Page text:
(You'll note I made my cuts wrong, live and learn)
Then rub liberal amounts of Kosher salt into it and allow to air dry for a minimum of 12 hours, longer is better.
I allowed mine to dry for 36 hours.
The cuts, salting and drying is to help with turning the skin into cracklins at that end of the cook.

Scored skin after drying.

View attachment 460998

The original recipe calls for pork liver pate in the stuffing, I couldn't source it am doing without it.
The rest is easy to source, kosher salt, minced garlic, fennel seed, fresh herbs: fennel fronds, sage, rosemary, thyme and oregano.
You can see the amounts of herbs I used, no actual measurements, I just eyeballed it and minced them.

Fresh Herbs

View attachment 460999

You'll lay the belly out with cotton twine laid under ready to truss it all up tightly.
Then salt it, then generously coat with minced garlic, conservatively with the fennel seed and lastly the freshly minced herbs.
Then lay the loin atop it and with some helping hands wrap the belly around it and tie it up tightly.

View attachment 461000

View attachment 461001

View attachment 461002

And let me show you, this thing is not small, it's a huge roll of piggy!

View attachment 461020

Okeydokey, all tied up and ready to cook.
I opted to smoke at 300° over a mix of cherry and hickory.
I ran multiple therms for IT, and my goal was to pull at 120° IT and have the loin finish at 140° during the broiler stage turning that skin to cracklins.
Turned out I should've pulled at 110° cause it ran over to 150°, but that long brine saved the loin from drying out and it was good to go.

Smoking along nicely.

View attachment 461004

Ready for the broiler
Please note, I had to roll the Porchetta side to side to get even coverage of the cracklin skin.
I used bamboo skewers stuck thru it to turn it side to side.
No lollygagging during this stage, hands and eyes on to prevent burning.

View attachment 461005

Cracklin Skin!

View attachment 461006

Slices!
A really sharp serrated carving knife with fine serrations will saw through the cracklins.
Also you can cut fairly easily through the areas that were tied.

View attachment 461007

View attachment 461008

So, I made my mistakes, live and learn.
But it came out pretty damned good, it was well reviewed by the family.
And let me tell you about the cracklins... OMG'osh so freaking good!


Cut your belly with a liitle extra room for shrinkage.
Tie it up tightly, that belly's skin is going to shrink and contract during cooking.
And stop and think about which way the scoring cuts need to go.
Learn from my experience.


View attachment 461003
That looks great man! At away to make the work pay off :)
 

forktender

Master of the Pit
OTBS Member
SMF Premier Member
2,345
1,559
Joined Jun 10, 2008
Porchetta, it'a a PITA but worthwhile.
Why? Becuase this oh so succulent, fatty, juicy and savory roll of pork and herbs is decadently delicious.
Which make the labor of making and cooking it worthwhile.

Start with the better part of a whole, skin-on pork belly and half a large pork loin.
You'll need to measure and trim so the belly will wrap completely around the loin with a little extra room for shrinkage during cooking.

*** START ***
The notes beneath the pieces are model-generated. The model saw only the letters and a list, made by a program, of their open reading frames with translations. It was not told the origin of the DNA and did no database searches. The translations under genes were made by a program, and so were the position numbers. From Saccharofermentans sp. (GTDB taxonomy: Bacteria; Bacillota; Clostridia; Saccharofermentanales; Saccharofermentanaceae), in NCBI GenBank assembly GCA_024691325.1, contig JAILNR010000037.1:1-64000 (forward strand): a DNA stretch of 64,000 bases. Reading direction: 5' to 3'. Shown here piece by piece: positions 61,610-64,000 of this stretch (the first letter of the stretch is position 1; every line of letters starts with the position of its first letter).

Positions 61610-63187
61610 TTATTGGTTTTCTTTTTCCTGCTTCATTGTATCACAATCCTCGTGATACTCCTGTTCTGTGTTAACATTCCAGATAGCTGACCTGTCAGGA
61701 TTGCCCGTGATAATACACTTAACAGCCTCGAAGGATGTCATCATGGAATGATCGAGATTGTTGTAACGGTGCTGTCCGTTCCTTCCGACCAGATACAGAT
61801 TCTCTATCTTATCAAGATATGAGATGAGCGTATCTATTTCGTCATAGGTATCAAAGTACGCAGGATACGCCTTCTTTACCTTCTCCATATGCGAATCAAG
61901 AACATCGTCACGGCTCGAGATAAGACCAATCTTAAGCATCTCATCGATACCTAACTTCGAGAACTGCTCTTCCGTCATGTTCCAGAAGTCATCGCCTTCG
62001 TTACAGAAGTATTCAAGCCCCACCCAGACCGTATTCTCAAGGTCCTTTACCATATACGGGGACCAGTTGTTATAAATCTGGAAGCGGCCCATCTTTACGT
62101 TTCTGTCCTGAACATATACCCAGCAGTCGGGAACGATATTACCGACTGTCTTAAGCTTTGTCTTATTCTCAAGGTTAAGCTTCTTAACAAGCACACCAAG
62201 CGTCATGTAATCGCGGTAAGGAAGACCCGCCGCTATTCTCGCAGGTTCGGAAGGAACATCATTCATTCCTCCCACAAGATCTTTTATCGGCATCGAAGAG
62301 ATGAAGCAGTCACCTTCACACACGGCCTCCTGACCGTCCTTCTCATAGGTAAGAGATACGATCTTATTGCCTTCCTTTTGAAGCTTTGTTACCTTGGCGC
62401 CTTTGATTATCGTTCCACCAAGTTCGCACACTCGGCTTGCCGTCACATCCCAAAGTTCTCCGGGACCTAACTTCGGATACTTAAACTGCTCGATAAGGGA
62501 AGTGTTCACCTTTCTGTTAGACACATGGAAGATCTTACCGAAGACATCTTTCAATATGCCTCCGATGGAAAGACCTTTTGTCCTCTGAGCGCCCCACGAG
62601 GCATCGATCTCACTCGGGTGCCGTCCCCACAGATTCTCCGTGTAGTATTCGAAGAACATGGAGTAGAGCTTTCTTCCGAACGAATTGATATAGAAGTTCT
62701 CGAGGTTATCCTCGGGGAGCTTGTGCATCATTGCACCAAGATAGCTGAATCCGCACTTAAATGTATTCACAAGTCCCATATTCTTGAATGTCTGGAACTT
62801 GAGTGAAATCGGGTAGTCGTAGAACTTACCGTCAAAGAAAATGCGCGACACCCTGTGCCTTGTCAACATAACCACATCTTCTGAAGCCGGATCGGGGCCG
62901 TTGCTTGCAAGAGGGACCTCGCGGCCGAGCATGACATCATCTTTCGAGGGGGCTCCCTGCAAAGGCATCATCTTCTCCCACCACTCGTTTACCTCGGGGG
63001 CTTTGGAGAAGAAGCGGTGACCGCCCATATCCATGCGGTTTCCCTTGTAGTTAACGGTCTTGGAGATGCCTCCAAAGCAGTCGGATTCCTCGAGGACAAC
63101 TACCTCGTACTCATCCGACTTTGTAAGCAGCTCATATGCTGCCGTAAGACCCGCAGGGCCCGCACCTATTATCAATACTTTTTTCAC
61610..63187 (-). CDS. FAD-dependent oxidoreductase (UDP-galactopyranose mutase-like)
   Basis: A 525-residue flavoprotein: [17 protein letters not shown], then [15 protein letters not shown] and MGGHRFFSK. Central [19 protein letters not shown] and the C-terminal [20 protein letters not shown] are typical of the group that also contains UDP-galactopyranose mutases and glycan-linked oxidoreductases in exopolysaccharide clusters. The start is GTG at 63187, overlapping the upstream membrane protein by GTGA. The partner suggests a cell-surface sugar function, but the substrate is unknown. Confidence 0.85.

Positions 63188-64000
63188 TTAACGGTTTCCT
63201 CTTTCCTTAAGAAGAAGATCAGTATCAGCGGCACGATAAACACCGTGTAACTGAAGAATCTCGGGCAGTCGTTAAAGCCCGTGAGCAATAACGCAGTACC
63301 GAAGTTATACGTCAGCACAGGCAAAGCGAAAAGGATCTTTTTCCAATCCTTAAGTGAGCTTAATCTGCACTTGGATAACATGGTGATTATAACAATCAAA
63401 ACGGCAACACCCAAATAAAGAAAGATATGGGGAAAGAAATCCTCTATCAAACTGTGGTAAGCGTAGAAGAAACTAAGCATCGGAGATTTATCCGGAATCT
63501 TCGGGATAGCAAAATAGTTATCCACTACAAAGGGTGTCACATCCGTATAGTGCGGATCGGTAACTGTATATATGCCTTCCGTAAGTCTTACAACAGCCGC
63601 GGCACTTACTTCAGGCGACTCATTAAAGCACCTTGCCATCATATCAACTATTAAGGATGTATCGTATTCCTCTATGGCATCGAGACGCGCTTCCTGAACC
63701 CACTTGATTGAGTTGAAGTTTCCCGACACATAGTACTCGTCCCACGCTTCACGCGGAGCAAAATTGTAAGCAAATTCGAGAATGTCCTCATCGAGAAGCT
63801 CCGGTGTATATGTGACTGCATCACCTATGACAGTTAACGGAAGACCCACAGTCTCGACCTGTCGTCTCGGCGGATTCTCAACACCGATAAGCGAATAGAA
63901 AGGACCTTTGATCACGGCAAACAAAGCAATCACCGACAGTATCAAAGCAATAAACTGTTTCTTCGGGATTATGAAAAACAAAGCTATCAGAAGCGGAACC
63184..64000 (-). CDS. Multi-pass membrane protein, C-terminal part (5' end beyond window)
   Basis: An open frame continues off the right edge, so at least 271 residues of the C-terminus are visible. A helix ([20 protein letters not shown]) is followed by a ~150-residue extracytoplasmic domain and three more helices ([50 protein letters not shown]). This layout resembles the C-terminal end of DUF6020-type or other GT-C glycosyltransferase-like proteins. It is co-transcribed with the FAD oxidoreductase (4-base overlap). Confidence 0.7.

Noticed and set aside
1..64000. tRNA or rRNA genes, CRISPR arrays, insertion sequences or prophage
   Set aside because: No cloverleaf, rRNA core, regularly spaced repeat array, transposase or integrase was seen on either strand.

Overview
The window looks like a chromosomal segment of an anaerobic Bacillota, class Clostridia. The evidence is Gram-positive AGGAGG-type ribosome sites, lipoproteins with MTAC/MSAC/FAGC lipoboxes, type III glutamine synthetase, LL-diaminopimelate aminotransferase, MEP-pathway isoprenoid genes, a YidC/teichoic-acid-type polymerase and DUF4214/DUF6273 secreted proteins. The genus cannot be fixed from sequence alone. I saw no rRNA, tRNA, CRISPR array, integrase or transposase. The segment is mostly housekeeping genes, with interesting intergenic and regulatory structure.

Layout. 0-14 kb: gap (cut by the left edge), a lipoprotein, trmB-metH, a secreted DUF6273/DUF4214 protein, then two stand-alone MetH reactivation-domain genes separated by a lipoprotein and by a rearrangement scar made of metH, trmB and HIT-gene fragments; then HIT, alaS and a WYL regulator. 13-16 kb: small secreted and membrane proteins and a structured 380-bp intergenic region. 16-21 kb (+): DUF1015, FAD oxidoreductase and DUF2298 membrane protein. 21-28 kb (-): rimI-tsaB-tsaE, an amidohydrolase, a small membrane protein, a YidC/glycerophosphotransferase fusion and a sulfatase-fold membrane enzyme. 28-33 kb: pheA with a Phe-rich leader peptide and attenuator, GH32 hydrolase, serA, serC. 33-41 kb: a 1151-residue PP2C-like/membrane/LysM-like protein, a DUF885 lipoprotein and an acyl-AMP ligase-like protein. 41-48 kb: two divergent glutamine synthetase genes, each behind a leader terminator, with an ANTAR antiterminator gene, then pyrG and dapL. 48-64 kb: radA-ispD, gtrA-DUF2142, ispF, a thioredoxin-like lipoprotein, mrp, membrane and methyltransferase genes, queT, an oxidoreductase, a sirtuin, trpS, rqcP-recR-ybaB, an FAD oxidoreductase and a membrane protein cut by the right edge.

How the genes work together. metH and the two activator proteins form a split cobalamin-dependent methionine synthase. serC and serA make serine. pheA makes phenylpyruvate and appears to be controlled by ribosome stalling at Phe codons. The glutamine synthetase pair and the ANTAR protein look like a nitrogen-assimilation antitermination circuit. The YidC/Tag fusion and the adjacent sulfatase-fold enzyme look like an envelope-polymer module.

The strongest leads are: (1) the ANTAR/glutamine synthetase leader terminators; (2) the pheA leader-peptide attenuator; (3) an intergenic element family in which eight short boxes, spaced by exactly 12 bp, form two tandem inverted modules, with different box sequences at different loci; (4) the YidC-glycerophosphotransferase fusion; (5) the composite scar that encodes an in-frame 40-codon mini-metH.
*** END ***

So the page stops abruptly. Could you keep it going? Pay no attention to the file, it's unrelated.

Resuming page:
That belly's skin is going to shrink, I learned by doing, you can learn from my experience... Pics later.

View attachment 460996

View attachment 460997

Put the loin into a wet brine (1T Kosher salt per cup of water) and brine for a minimum of 12 hours, 24 hours or more is better.
I allowed mine to brine for 36 hours.

Score the skin with a razor sharp knife or razor blade, cutting only through the skin and barely into the fat, do not cut through into the meat.
You'll want to make the cuts so when the cook is finished you can slice the Porchetta through the cuts.
(You'll note I made my cuts wrong, live and learn)
Then rub liberal amounts of Kosher salt into it and allow to air dry in the fridge for a minimum of 12 hours, longer is better.
I allowed mine to air dry for 36 hours.
The cuts, salting and drying is to help with turning the skin into cracklins at that end of the cook.

Scored skin after drying.

View attachment 460998

The original recipe calls for pork liver pate in the stuffing, I couldn't source it and thus am doing without it.
The rest is easy to source, kosher salt, minced garlic, fennel seed, fresh herbs: fennel fronds, sage, rosemary, thyme and oregano.
You can see the amounts of herbs I used, no actual measurements.
I just eyeballed what I figure would be enough to generously season the belly and minced them.

Fresh Herbs

View attachment 460999

You'll lay the belly out with cotton twine laid under ready to truss it all up tightly.
Then salt it, then generously coat with minced garlic, conservatively with the fennel seed and lastly the freshly minced herbs.
Then lay the loin atop it and with some helping hands wrap the belly around it and tie it up tightly.

View attachment 461000

View attachment 461001

View attachment 461002

And let me show you, this thing is not small, it's a huge roll of piggy!

View attachment 461020

Okeydokey, all tied up and ready to cook.
I opted to smoke at 300° over a mix of cherry and hickory.
I ran multiple therms for IT, and my goal was to pull at 120° IT and have the loin finish at 140° during the broiler stage turning that skin to cracklins.